EU Whistleblowing Directive – FinlandREAD THE FULL BILL (FI)
Last update 1 March 2023
Whistleblowers protection already in place
There is no specific whistleblowing law in Finland. Protection of reporting persons only rely on administrative and labour laws.
Current implementation status
The Ministry of Justice announced, on 19 September 2022, that the Government had passed its proposal to transpose the Directive on the Protection of Persons who Report Breaches of Union Law (Directive (EU) 2019/1937) (‘the Whistleblowing Directive’) into national legislation to Parliament.
Scope of protection
In addition to implementing the minimum standards provided by the Whistleblowing Directive, the proposal outlines that protection under its provisions will also apply to whistleblowers who report anonymously but are later identified.
The protections exist not only for current employees, but also for job applicants, supporters of whistleblowers and journalists.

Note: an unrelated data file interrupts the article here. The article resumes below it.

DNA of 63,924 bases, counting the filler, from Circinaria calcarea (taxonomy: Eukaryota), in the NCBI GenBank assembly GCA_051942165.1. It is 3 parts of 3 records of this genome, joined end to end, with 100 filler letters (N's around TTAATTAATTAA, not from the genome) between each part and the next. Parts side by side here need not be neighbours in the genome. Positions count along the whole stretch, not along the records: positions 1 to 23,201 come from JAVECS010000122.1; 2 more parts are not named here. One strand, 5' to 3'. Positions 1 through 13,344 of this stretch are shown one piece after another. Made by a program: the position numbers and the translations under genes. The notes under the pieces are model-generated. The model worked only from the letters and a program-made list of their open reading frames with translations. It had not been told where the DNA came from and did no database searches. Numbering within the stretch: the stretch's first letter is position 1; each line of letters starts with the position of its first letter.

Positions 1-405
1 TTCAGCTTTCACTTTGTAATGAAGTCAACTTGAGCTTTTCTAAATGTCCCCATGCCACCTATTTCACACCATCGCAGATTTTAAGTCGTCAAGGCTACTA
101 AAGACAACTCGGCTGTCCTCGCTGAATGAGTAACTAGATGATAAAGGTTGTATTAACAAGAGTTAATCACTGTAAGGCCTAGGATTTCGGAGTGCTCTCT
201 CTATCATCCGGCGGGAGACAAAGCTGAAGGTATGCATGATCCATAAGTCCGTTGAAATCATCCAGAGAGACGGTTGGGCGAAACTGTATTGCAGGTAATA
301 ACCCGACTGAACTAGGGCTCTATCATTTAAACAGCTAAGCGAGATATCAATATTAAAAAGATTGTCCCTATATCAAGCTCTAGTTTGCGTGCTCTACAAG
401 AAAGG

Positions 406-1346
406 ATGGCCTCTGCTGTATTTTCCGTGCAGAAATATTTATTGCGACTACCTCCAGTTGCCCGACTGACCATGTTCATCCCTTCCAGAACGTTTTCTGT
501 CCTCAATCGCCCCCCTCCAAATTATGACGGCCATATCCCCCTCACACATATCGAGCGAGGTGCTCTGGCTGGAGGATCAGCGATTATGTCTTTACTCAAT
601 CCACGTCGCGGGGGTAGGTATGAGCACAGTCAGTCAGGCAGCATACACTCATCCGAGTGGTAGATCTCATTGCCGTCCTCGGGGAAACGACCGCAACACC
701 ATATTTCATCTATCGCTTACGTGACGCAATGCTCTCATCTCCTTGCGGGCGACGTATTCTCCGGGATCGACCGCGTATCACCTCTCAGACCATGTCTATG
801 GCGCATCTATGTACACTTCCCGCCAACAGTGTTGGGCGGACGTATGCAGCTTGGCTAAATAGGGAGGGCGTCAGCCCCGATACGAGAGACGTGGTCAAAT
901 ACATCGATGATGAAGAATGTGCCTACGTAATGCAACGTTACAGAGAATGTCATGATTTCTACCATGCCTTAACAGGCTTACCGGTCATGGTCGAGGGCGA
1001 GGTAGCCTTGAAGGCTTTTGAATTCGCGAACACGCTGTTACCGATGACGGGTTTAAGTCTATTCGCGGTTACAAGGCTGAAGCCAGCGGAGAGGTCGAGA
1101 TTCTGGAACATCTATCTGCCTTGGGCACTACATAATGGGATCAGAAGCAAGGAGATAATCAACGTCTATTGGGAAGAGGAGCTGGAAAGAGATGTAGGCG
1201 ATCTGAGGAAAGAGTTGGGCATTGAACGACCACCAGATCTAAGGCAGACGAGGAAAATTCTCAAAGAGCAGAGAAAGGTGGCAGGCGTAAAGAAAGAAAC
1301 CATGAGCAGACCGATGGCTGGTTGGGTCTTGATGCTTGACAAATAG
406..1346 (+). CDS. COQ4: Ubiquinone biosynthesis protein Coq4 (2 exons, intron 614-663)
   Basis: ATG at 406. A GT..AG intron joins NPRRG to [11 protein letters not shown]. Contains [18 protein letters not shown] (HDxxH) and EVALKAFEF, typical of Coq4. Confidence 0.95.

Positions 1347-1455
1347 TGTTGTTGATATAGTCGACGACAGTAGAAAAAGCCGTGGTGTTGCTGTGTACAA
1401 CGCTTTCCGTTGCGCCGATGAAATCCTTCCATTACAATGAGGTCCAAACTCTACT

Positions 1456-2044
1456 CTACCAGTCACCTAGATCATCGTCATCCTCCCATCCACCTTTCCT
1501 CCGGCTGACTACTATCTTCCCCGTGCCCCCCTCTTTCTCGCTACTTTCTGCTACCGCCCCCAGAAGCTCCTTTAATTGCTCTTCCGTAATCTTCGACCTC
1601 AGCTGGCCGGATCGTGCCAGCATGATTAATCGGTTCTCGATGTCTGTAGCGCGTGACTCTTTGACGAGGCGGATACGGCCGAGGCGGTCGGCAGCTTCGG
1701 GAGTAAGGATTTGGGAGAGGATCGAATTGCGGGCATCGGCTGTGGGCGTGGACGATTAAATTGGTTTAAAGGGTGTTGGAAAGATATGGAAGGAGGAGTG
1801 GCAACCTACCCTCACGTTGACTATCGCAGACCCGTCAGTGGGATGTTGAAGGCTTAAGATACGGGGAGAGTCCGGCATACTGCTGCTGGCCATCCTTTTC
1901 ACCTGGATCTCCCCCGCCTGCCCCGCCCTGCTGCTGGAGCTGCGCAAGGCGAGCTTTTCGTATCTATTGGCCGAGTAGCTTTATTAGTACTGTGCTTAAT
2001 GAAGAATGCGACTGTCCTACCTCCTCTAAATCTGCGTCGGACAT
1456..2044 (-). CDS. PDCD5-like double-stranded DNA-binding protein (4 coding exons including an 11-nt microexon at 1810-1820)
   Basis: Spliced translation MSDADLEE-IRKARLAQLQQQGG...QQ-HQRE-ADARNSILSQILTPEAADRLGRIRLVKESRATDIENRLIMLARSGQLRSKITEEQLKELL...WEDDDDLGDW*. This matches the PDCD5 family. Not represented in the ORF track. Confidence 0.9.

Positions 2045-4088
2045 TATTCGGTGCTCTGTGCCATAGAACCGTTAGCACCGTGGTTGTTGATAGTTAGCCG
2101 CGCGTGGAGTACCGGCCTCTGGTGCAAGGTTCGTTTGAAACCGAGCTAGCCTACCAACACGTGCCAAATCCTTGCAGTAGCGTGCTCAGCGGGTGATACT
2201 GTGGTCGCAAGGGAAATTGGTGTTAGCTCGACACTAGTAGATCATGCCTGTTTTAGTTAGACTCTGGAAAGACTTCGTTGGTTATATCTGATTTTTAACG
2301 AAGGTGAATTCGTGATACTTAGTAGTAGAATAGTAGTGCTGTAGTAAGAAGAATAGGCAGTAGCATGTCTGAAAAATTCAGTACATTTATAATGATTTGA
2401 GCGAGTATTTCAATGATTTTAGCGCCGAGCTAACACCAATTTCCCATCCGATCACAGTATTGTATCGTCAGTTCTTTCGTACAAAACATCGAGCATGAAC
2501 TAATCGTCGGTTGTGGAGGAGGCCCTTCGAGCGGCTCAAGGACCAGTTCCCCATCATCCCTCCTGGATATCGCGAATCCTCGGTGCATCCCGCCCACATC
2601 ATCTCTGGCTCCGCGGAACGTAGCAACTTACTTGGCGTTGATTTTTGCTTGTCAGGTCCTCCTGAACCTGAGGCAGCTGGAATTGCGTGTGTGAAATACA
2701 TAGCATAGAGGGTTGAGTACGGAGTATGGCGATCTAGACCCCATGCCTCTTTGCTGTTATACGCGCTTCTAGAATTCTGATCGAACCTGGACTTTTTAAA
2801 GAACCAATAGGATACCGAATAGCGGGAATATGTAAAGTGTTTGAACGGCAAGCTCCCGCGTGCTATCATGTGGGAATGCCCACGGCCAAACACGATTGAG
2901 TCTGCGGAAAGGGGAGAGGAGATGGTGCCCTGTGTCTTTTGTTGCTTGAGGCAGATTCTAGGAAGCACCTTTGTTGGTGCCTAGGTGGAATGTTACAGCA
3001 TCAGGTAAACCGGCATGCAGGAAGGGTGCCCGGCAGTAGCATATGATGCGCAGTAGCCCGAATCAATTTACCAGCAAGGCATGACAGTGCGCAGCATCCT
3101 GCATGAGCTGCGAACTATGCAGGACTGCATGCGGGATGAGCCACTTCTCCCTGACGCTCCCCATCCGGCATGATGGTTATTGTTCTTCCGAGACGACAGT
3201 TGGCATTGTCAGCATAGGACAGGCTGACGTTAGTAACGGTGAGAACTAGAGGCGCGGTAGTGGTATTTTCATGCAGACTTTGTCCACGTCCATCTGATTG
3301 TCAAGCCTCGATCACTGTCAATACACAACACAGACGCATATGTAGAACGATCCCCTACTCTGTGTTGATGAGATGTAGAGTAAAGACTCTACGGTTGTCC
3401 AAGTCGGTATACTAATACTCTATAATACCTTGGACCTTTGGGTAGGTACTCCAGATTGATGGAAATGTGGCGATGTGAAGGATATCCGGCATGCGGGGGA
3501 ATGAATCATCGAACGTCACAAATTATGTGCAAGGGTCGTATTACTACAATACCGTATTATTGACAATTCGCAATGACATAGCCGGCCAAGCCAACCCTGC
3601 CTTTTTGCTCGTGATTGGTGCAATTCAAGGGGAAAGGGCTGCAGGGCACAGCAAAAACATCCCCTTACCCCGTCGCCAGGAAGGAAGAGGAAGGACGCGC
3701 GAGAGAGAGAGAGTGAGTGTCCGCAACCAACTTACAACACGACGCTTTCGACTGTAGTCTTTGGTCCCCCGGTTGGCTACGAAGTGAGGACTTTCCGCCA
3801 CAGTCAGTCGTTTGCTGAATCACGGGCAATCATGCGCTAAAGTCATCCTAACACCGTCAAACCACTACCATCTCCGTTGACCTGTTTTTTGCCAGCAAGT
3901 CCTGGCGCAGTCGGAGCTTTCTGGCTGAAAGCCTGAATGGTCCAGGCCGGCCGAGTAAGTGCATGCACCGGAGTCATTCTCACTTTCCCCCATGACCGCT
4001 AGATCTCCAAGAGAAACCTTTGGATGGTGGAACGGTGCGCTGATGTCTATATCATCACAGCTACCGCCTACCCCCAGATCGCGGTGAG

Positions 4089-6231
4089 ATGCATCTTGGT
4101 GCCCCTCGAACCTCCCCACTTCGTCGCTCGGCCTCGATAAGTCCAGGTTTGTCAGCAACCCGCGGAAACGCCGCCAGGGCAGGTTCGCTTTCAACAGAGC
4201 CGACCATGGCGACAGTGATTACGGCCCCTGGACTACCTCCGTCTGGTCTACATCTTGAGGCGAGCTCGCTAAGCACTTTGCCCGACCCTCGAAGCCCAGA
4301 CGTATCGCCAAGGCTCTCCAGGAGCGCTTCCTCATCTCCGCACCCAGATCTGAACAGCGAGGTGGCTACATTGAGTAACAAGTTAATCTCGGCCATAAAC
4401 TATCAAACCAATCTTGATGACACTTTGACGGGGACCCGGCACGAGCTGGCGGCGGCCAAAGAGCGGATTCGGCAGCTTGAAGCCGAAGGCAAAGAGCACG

The bill also offers protections to the target of the report in order to prevent unnecessary damage to the reputation of the target.
The receipt of the report shall be confirmed within 7 days. The feedback shall be provided within 3 months after that.
An organisation may decide to accept anonymous notifications in the internal Whistleblowing System. Accordingly, this option is voluntary.
For external reporting, i.e. reporting to competent public authorities, anonymous reporting is not allowed (except certain authorities, e.g., competition authorities).
Foreign whistleblowing systems and global organizations
A foreign Whistleblowing System can be operated, e.g., if the system and its operations are outsourced and/or operated jointly by a group of companies.
However, the system and its operations shall fulfil the requirements of the Whistleblowing Act, i.e. in addition to those requirements which are based on the laws of the other jurisdiction where the system has been set up.
Next deadlines for Organizations
Companies with 50–249 employees must introduce an internal channel that enables the anonymous reporting of misconduct by 17 December 2023. Companies with 250 or more employees must introduce such a channel within three months of the act passing. The obligation to set up the channel will also apply to certain smaller organisations in the financial sector.
Whistleblowers who do not have access to such a channel or who have good reason to believe the internal report would be ineffective can also submit their reports to the office of the Chancellor or Justice.
Make sure you’re compliant with the new requirements.
Evaluate your reporting system in place and highlight areas of improvement with our self-assessment template.